Cricket Balls

Hard and solid, a cricket ball can reach bowling speeds of over 160 km/hour.

The Ball

At first-class level, the cricket ball is heavily regulated by cricket law but when the desire to play strikes, almost any roundish object will do. In its most common form, a cricket ball is made from layers of twine wound around a cork core, inside a red leather shell. A raised seam of six rows of stitching gives the ball a number of unique aerodynamic qualities, and helps determine its swing, cut and spin.

The condition of the ball is also an important and closely regulated aspect of the game. The ball can be polished, dried and cleaned of mud (but only in certain ways). Its gradual deterioration through the course of the game is also important. Only one ball can be used at a time, and if lost, damaged or ‘illegally modified’, it must be replaced with a used ball of similar condition.

Know your ball

Sectioned ball

This sectioned ball shows the internal structure of a cricket ball. Like cricket bats, cricket balls are still made entirely of organic materials.

Cork core – gives the ball its shape and density

Twine layers – ensure the outside leather casing anchors to the cork, giving some flexibility to the surface

Leather – forms a durable but dynamic surface that changes through the course of the game

Seam – gives the bowler a point of leverage to impart swing, spin or ‘cut’. This forces the batter to anticipate sideways movement of the ball in the air or off the pitch

Faster than a cheetah

The fastest bowl ever recorded is 161.3 km/h (100.23 mph) by Shoaib Akhtar (Pakistan) against England on 22 February 2003 in a World Cup match at Newlands, Cape Town, South Africa. That’s faster than a Cheetah 113 km/h (70 mph)
Source: Guiness World Records

Stats on top 5 fast bowlers

Types of Cricket Balls

Ball of Bulli Soil

Grass cricket pitches are made on beds of selected soils that are malleable and able to be rolled flat into a uniform surface. For many years, soil used by the Sydney Cricket Ground was trucked in from the Bulli area north of Wollongong. This piece was souvenired by Don Bradman in 1930, the same year that he scored his world record 452 not out for NSW against Queensland at the Sydney Cricket Ground.

Standard red

Until the introduction of World Series cricket in the 1970s, the red leather ball was the standard cricket ball and it remains the most common through all levels of cricket today. This ball from the 1947-48 Test series bears the signatures of Australian Captain Don Bradman and Indian Captain Lala Amarnath. Held only two months after India gained independence from Great Britain, the series was India’s first tour to Australia and was, in Bradman’s words, played in ‘the most wonderful spirit of camaraderie’.

Clean white

World series cricket extended playing time into the night. White balls were introduced to improve visibility against coloured clothing and at night, and are now the standard for one-day games. But because the white leather deteriorates and loses its colour more quickly than the traditional red, two balls are needed for any one-day match. This ball was intended for the second innings of an exhibition match between South Africa and the Bradman XI held on Bradman Oval on 23 February 1992. It remains in pristine condition as only two overs were bowled by South Africa before the game was cancelled due to rain.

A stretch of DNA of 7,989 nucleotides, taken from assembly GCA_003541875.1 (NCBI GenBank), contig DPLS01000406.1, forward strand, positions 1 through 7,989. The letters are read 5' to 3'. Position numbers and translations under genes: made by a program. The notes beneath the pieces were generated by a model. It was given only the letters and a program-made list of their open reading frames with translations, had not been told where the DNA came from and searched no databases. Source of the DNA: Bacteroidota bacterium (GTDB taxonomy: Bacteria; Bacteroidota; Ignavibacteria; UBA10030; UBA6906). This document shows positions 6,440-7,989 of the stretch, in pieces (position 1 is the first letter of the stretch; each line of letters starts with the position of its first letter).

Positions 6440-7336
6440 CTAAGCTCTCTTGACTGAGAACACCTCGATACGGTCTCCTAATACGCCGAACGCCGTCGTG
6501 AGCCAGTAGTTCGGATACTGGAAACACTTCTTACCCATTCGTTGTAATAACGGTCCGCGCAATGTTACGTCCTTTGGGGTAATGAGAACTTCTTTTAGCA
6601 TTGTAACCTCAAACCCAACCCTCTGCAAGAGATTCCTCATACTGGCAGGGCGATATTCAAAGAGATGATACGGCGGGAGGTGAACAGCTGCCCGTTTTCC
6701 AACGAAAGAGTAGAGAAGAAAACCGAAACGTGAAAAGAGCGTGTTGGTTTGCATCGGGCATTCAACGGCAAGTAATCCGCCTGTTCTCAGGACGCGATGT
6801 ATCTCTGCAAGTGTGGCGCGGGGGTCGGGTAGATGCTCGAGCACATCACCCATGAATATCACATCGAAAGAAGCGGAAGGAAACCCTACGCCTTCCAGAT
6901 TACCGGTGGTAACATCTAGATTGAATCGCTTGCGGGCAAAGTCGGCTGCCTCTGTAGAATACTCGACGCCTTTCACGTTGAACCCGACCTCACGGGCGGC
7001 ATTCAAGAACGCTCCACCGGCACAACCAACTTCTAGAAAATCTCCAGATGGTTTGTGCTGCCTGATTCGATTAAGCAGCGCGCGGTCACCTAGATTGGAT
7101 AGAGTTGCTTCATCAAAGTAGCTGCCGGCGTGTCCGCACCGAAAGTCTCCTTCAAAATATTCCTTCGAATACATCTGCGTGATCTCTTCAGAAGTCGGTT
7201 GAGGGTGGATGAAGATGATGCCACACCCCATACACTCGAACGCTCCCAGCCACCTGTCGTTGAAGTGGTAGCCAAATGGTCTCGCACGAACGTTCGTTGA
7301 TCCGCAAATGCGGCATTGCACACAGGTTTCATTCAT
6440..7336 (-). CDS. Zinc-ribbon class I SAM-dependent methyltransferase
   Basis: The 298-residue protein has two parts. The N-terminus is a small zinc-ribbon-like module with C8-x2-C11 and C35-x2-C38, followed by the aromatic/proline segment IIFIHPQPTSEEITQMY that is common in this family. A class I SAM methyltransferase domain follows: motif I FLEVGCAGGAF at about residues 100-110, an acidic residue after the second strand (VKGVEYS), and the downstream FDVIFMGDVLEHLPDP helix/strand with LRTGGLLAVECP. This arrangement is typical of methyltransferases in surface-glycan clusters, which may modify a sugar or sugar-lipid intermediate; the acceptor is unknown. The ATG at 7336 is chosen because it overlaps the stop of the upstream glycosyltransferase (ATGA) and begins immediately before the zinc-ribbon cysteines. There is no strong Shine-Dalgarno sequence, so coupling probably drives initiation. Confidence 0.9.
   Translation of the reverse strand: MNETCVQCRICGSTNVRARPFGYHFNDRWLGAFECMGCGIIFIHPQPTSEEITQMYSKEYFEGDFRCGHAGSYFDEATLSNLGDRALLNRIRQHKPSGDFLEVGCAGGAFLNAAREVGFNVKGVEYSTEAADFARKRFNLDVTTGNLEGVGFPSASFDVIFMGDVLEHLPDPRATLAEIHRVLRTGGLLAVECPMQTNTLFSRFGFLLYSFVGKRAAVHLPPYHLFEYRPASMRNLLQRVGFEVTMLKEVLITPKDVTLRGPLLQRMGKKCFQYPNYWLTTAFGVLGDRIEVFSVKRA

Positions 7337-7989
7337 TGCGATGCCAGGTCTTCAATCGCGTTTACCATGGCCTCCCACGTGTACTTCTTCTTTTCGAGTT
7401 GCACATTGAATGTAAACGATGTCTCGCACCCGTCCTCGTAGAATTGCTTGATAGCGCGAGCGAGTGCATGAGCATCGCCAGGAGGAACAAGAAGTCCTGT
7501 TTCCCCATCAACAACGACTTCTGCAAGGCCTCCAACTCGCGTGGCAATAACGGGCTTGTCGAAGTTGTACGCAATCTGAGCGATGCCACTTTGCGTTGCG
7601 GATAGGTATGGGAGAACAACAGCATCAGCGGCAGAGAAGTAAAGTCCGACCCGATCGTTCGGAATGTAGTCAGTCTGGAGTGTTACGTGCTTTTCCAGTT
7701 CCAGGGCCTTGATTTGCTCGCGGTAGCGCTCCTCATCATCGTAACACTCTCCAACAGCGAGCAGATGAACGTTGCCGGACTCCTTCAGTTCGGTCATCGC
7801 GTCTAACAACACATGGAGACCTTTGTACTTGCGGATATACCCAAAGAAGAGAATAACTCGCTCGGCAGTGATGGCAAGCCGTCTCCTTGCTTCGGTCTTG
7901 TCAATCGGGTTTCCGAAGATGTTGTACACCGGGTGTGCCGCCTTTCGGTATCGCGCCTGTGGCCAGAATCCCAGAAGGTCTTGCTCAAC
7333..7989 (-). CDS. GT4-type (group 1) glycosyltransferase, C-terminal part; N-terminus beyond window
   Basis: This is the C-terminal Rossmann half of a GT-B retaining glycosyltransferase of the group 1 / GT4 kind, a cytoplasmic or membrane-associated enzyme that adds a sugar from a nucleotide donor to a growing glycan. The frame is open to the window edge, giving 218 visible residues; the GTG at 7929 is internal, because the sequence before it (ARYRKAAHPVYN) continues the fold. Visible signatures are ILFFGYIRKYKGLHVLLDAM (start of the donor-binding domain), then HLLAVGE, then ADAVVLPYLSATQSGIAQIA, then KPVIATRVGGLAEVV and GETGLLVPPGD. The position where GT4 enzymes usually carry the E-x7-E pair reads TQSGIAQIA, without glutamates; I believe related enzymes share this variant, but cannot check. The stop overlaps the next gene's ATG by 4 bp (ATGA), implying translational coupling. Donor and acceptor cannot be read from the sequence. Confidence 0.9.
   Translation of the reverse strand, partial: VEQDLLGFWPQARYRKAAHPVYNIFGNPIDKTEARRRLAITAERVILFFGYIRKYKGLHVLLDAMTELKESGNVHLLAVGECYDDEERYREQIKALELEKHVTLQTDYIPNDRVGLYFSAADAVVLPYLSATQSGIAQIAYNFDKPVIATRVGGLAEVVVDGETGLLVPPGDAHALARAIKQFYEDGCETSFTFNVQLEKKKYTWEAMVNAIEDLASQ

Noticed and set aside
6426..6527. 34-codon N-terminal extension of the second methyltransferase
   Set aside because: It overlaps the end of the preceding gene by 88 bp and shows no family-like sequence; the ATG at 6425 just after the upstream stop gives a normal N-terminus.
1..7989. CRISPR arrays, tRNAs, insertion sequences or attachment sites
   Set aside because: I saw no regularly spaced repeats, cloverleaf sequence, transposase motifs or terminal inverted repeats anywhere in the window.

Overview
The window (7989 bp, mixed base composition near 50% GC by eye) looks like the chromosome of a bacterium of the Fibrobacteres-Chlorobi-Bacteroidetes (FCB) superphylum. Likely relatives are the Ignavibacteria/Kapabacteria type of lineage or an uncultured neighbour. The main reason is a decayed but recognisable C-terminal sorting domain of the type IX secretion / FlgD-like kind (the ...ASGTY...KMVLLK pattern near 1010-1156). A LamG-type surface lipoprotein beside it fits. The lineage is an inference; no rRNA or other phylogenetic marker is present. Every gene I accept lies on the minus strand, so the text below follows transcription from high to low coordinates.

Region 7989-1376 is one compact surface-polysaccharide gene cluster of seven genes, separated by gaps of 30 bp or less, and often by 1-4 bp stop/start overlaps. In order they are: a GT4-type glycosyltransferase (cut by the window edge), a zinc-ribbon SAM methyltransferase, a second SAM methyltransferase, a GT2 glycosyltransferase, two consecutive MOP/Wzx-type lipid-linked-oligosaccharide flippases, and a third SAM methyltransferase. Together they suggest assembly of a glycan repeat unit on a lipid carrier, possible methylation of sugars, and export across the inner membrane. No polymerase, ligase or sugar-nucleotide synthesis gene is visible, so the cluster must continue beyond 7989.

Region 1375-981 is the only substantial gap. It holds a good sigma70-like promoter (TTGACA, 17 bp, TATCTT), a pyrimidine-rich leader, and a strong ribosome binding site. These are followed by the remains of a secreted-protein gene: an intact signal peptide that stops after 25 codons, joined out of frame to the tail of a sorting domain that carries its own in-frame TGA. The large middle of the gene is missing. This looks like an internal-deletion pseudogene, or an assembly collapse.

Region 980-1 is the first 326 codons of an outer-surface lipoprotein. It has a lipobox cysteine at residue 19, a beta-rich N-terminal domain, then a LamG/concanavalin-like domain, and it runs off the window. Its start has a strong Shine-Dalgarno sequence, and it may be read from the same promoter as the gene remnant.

Dirty white

Used for 50 overs in an Under 19 England v Australia women’s game on Bradman Oval in 2003, this ball clearly shows how the surface and colour have been dramatically affected by play.

Women’s ball

Cricket balls are often used as keepsakes or trophies recording bowling feats or significant matches. This ball records Australian wicketkeeper Kit Raymond’s debut Test played against New Zealand in Adelaide in January 1957; signed by several members of both teams. The ball used in women’s cricket is slightly smaller and lighter than the standard men’s ball. Juniors also play with a smaller ball.

Blind Cricket balls

Competition Blind Cricket has its beginnings in the 1920s, when it became popular among the large numbers of veterans who returned blind or partially blind from World War I. Wicker balls like this were used until 1972; the white plastic version was introduced in 2003. Both have bottle tops and metal weights inside to weight the ball and create noise when the ball is hit, rolled or thrown. Blind cricket at World Cup level was first played in Delhi in 1998 and is now held every four years.

The Groin Rub

Air flows more easily over a smooth, shiny surface, so a shiny ball will travel faster. Cricket law forbids any ‘external’ substance being applied to the ball, so bowlers typically moisten the ball with sweat or saliva and polish it against their clothes – the indent between leg and groin provides a particularly effective and popular location, often leaving a red mark on their pants.

bottom curve

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